Sky, damned Sky and its football spend statistics

- Last updated on GMT

Related tags: Sky, Customer, Passport, Youth

Last year, Sky charged me £16 per game for PremPlus. I paid this, not because I thought there would be a good audience for football at Saturday...

Last year, Sky charged me £16 per game for PremPlus. I paid this, not because I thought there would be a good audience for football at Saturday lunchtime and Saturday teatime, but because I was frightened Sky would change tack after Christmas (they wouldn't state their post-Christmas schedule) and start showing PremPlus on Sunday and midweek, when my good audiences are in the pub, and then show regular subscription matches on Saturday. If they'd done that and I'd not paid for PremPlus then I'd have had nothing to show Sundays and midweek.

As it happened, that didn't occur. What did become apparent was that PremPlus was wasting lots of brilliant games on Saturday, when my customers were getting over Friday night or helping the wife with the Saturday shopping. Saturday evening was just as bad, because most of them were gearing up for discos and restaurants, or coming to our pub at 8pm when the matches were over. If they had watched matches on Sky on those Saturdays it was usually in town centres or on their cheap domestic PremPlus. Sadly my pub is not in the town centre. Matches ignored in my pub on a Saturday (and I mean Chelsea, Manchester United, Arsenal, Liverpool and the ilk) would have filled my pub on other days of the week. As it was, I had zero takings for many of them on a Saturday.

This all led to lower interest and lower quality, matches on Sundays, which diminished my Sunday takings. Sky's arrangements last season reduced my take for football.

Sky's assertion that one million more people watched football in pubs last season at an average spend of £15 per head is flawed, if not a downright lie. I was absolutely packed for Liverpool's Champions League final... I do know what packed is... the average was £10.75 per head and the total was £500 less than Fridays, when there is no football. The match did give me £500 more than if I hadn't had it on, but after all those zero matches my average match spend in no way came to £15.

Sky might like to think deeply about what a £15 per customer per match spend means in terms of drunkenness at a time when the powers that be have their eyes on the trade. It means six pints per match and on a two-match day an imbibing of 12 pints. Don't let Sky say it's different customers for different matches. It ain't! If the matches are good it's the same customers. If the matches are lousy it's very few customers. But whichever it is, only a mad landlord would serve 12 pints to every football customer. Sky's statistics are very unreliable.

As a further example because my pub is so quiet on a Saturday, despite Sky's football transmissions I very often go with my wife to see a live match. Before the match we go and eat at a pub full of supporters. It's a huge pub. It shows Sky. The pub takes a fortune (my wife and I don't, by the way, spend £15 each). The point is that we'd all be in there, with or without Sky. It's a real, live football match that's taken us there not the televised variety. Yet I know that this pub's takings will be fed into Sky's statistics.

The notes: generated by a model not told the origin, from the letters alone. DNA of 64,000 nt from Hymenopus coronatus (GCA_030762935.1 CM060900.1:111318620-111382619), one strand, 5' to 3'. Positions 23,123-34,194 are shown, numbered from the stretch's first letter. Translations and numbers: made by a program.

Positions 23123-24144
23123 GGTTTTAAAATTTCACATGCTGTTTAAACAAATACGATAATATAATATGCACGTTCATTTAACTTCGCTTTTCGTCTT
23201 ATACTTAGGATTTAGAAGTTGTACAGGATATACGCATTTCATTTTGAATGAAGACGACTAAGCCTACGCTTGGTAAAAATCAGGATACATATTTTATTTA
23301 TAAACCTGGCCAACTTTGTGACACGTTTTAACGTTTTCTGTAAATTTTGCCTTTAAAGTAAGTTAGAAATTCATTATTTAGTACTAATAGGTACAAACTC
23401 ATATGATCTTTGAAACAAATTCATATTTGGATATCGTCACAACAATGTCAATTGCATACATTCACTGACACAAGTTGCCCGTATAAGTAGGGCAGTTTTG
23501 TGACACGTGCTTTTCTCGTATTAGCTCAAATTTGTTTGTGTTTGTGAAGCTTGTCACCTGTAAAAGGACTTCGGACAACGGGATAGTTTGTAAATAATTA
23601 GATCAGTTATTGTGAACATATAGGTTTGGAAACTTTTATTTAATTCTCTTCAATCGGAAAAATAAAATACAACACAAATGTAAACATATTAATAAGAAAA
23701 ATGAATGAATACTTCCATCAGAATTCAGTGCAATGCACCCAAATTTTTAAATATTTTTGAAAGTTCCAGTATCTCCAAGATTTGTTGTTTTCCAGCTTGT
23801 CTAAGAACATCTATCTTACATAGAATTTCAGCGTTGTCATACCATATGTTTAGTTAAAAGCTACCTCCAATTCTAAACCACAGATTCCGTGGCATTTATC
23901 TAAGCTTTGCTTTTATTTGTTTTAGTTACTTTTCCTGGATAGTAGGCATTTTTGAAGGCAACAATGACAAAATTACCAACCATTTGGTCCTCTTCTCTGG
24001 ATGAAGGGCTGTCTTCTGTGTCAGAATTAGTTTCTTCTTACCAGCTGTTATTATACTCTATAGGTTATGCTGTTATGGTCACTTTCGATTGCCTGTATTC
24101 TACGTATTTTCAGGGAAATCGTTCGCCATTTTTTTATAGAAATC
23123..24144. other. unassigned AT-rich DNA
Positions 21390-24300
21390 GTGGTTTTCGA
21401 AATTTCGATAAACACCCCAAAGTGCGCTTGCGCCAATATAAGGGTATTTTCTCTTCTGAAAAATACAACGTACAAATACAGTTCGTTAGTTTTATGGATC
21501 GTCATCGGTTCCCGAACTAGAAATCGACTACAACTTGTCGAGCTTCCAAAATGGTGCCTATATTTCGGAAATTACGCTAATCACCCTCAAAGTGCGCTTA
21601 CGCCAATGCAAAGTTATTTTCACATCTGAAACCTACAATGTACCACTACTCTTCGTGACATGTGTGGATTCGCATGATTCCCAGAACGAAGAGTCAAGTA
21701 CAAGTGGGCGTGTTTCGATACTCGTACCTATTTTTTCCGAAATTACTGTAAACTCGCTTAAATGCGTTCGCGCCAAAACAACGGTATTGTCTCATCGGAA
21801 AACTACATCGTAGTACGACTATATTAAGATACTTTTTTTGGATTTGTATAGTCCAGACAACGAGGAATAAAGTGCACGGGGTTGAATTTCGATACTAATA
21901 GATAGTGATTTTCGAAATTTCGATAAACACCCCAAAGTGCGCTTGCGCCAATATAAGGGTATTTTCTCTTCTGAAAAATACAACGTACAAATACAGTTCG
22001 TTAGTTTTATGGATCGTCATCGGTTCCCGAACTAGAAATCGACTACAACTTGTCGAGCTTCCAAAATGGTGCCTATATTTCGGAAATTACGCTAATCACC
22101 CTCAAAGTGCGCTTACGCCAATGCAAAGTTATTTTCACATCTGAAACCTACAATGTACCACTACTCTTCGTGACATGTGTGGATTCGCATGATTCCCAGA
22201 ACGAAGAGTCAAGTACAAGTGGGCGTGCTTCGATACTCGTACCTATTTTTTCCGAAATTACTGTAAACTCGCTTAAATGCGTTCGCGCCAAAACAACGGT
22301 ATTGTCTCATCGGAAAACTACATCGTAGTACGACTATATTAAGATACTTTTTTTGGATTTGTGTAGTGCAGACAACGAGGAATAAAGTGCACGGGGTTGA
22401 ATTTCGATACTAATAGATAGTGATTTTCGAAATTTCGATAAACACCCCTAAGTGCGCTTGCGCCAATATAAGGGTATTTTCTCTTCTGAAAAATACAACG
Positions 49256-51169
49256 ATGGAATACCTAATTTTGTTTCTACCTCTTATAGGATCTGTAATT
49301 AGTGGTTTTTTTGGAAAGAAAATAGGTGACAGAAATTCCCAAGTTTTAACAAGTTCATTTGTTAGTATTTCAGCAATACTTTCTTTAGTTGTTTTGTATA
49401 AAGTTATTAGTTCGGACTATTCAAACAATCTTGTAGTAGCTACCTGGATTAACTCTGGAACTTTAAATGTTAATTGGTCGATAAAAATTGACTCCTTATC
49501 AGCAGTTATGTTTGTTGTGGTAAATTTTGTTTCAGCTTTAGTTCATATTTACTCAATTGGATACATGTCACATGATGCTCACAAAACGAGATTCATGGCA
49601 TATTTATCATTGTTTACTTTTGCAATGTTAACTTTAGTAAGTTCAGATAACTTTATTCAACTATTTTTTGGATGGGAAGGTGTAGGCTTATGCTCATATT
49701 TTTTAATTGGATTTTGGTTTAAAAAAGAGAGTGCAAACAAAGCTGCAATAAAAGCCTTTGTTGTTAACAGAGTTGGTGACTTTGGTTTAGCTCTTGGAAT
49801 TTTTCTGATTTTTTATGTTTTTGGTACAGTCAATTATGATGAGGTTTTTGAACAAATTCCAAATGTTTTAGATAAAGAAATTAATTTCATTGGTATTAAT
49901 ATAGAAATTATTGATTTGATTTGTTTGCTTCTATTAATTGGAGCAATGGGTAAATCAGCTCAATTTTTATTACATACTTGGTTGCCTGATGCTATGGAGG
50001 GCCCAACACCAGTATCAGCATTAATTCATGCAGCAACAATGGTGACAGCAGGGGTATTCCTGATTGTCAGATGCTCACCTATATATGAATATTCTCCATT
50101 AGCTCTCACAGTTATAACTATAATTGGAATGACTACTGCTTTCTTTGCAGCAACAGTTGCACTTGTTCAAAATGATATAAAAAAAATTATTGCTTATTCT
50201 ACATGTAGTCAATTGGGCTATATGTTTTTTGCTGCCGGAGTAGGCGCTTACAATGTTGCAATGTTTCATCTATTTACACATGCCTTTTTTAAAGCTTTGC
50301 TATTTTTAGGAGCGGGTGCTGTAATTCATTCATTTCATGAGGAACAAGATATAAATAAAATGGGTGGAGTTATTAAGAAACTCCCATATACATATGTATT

How small pubs will ever get a fair deal from Sky I don't know. As you might tell from what I've said, above £16 per match is excessive and a £15 average customer spend is just pie in the Sky.

John Bruce


The Mitre


MK18 1DW

PASS cards not passports are way ahead

Congratulations to South Shields Pubwatch on their 'Challenge-21 scheme, which you report (Morning Advertiser, 21 July) will encourage the challenging of customers who appear to be under 21. This approach is now considered best practice, and it's to be hoped will soon be standard practice.

Not so clever, though, is their insistence that only passport or driving licence will be acceptable proof of age.

Virtually every proof-of-age card now held by young people bears the PASS (Proof of Age Standards Scheme) hologram, which indicates that the card issuer has passed a rigorous audit carried out by trading standards, and that the card can be relied upon. All the UK's major card issuers have been accredited and most local ones too.

More than a million cards bearing the PASS hologram have been issued so far.

The objectives of the scheme which has the full backing of the Home Office, the Association of Chief Police Officers, and the Trading Standards Institute are to eliminate forgeries, to display the same, recognisable logo on all genuine cards, and to enable young people to gain the goods and services to which they are legally entitled without having to carry around valuable documents.

No responsible young person just the sort of customer most of your readers would like to have wants to risk losing their passport or driving licence when they're out for an evening with their friends, and the PASS scheme solves that problem.

The acceptance of PASS as the national standard is in everyone's interests the trade, young people, and those who have to enforce the law.

Robert Humphreys

Chairman, PASS Board, and Honorary Secretary, All-Party Parliamentary Beer Group

Pentre Farm





Related topics: Licensing law, Sport

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